The conceit of the Monitor serves to let humanity off the hook for its capacity for self-destruction in an ungainly fashion. We learn the intention was to create an environment free from the impediments of capitalism and greed, the destructive forces that inhibit our potential. Inherent in this is the idea that the Earth-bound billions are on a fast track to their own demise. Would it be any different if Frank hadn’t invented the Monitor? Lindelof and Bird treat their big idea very literally; thinking about destruction ensures destruction, but they leave gaping holes where narrative coherence should be.  


Tomorrowland itself derives from negative thinking; secrecy and elitism, and the novel establishes that is located on a different planet (eh?!) discovered through a hole torn in the fabric of space-time by an atom bomb. Essentially, the city is built on the wages of destructive science (this is also a very glaring rip-off of Season Six of Lost, and Plus Ultra sounds rather similar to the DHARMA Initiative). Apparently the rulers intended to reveal its splendour to the inhabitants of Earth when all was ready (some 30 years after its 1899 inception). Thus there is a hierarchical and judgemental system in place even before Nix decides mankind just isn’t worth the effort (couldn’t they at least leak their evident medical advances to a sickness ravaged globe?) Can it be any surprise that he then fulfils his remit and becomes a full-blown despot?


The animated short describing the genesis of Tomorrowland references, as the reason for keeping its existence a secret, the danger of the “misuse of knowledge ungoverned by conscience”, but stretched to more than a century this reads like an excuse (as does the novel’s Nazi sabotage). The screenplay struggles to justify the convenience of the land being separate and distinct, in a manner that bizarrely puts it at odds with the thunderingly crude morality play of Elysium.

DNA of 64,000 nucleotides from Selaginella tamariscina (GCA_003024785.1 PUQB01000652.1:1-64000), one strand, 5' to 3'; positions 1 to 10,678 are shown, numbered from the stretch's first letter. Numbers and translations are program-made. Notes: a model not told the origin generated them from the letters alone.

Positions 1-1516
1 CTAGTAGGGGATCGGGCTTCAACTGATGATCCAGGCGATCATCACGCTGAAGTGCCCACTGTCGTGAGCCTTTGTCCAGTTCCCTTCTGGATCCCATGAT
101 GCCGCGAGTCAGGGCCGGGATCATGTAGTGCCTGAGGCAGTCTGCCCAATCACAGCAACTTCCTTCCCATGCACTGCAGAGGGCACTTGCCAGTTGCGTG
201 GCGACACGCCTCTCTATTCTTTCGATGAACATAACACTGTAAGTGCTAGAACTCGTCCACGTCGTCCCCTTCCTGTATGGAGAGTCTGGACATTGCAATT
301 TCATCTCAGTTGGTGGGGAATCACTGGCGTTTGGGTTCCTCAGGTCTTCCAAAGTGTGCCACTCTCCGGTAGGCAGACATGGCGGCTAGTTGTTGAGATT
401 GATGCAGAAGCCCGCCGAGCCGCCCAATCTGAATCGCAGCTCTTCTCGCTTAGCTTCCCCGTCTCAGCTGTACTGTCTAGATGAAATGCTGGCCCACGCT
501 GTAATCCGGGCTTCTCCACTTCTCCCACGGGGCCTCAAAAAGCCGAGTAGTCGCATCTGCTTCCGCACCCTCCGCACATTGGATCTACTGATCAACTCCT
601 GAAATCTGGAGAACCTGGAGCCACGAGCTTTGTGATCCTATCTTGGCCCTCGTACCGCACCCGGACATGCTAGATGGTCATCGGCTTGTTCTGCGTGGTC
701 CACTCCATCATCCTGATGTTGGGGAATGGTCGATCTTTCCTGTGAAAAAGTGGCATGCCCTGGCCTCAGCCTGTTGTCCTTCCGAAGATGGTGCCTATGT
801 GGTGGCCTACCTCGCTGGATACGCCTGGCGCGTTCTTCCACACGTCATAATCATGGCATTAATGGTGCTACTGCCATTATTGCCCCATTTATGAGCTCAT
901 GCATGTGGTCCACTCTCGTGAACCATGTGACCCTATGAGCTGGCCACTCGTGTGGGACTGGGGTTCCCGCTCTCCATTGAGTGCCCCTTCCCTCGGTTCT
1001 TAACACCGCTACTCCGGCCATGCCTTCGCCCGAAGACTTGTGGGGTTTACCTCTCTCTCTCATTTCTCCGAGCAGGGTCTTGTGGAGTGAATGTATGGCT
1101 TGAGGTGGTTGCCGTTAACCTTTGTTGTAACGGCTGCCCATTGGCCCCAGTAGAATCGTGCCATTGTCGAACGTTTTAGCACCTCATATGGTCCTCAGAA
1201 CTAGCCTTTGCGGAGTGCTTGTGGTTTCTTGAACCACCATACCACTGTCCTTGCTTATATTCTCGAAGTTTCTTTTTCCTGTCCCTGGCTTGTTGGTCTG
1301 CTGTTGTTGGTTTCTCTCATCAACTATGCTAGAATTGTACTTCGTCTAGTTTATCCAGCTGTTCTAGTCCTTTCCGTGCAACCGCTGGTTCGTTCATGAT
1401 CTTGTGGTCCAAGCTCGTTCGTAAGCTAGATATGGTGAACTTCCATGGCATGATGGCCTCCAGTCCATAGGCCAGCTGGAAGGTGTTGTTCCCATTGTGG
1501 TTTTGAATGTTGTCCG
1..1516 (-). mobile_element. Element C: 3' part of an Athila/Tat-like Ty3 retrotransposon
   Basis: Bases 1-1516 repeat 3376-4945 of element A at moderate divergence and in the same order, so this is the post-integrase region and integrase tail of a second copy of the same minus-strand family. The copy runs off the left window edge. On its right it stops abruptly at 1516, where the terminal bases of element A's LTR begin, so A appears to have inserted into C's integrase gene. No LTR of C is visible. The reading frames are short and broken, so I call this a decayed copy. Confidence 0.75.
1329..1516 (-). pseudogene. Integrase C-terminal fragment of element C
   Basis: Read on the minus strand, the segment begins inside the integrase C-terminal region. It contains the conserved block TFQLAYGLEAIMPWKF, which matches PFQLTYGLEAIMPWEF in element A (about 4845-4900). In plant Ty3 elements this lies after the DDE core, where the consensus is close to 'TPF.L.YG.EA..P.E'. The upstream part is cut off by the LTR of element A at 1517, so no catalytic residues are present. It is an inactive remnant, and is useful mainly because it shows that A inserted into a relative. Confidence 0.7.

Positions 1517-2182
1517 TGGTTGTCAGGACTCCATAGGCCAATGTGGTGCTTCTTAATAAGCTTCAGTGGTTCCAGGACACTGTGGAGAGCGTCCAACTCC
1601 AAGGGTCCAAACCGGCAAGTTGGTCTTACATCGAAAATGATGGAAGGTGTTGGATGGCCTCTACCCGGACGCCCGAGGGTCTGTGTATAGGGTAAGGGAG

It’s no wonder then that, as with a number of points in the picture, it is easy to misread the makers’ intentions. There has been a lot of discussion regarding Brad Bird’s possible (purely historic?) objectivist sympathies, previously in relation to readings of The Incredibles. Tomorrowland has stirred up this hornet’s nest once again, and it’s easy to see why. In terms of the rule of Tomorrowland, and the comments above pertaining to its failings, it’s easy to read a criticism of the exclusive system on the parts of Bird and Lindelof; tenuously positive motives feed into a land as corrupt and negatively disposed as any on Earth. Running with that, however, leads to the suggestion that any utopian vision is inherently doomed. It’s almost as if Bird and Lindelof cannot bring themselves to follow through with their initial concept; it’s just too out there to be credible.


This may be why we stagger uncertainly to an ending that embraces the facile optimism absent elsewhere, but it doesn’t explain how it leaves the inequalities of the system intact. Yes, we get the idea; now, with the just and benign leadership of Frank (don’t forget, he’s the one who caused all this, with his rotten invention!) and Casey (Britt Robertson), the gates are open to new dreamers once more. They materialise as one in fields of ripe corn, as if dropped into an advert for British Airways, or Coca Cola, or one of those banks “bringing everyone together”. It’s quite insipid. Yet there is no mention of corrective measures to bring this message to humanity at large. 


Was it simply enough for Casey to use her magic powers to avert global Armageddon (the imagery and concept are lifts from The Day the Earth Stood Still and more recently The Abyss), through blowing some shit up? Will people suddenly be positive enough to avert catastrophe, even though they weren’t before the Monitor was invented? As far as we can tell, Nix’s exclusive regime is still intact; can we assume Frank and Casey will be continually repositioning the date when mankind may benefit from its glorious inventions and innovations?